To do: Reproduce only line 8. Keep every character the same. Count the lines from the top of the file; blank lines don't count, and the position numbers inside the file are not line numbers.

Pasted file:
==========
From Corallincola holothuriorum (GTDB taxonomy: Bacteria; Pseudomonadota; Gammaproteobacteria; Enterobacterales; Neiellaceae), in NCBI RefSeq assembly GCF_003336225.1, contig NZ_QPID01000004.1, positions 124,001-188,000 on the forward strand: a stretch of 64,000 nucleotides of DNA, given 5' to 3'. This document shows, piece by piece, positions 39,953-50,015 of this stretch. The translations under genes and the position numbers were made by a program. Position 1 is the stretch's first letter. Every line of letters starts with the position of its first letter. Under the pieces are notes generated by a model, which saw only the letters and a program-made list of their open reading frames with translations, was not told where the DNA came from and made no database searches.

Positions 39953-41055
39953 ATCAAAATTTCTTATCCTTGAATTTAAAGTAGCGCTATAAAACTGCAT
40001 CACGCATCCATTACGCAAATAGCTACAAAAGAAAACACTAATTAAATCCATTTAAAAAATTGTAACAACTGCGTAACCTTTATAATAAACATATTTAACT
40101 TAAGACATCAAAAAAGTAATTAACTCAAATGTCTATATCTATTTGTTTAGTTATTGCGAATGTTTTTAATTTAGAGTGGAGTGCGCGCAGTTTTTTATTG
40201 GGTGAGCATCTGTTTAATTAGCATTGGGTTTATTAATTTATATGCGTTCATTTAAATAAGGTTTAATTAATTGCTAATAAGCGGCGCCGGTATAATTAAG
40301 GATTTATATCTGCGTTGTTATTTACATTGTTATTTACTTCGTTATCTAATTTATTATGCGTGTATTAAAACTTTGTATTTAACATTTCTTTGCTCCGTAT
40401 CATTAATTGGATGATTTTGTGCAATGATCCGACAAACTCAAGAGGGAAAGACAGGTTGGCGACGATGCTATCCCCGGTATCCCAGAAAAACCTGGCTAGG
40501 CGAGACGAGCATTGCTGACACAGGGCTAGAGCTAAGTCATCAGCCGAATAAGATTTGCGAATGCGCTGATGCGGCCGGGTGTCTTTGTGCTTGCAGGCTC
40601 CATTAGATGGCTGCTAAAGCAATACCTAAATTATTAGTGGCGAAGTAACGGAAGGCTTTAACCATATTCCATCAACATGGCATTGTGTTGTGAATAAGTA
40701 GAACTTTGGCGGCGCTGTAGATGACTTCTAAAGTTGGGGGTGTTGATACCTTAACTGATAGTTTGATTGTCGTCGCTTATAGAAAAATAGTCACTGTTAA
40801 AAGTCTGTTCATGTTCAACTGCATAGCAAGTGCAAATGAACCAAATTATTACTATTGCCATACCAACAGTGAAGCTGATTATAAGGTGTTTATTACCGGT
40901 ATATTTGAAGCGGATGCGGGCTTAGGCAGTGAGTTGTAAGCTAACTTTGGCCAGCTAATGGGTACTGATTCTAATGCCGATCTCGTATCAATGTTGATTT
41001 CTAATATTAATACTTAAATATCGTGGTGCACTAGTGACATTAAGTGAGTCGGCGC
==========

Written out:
40401 CATTAATTGGATGATTTTGTGCAATGATCCGACAAACTCAAGAGGGAAAGACAGGTTGGCGACGATGCTATCCCCGGTATCCCAGAAAAACCTGGCTAGG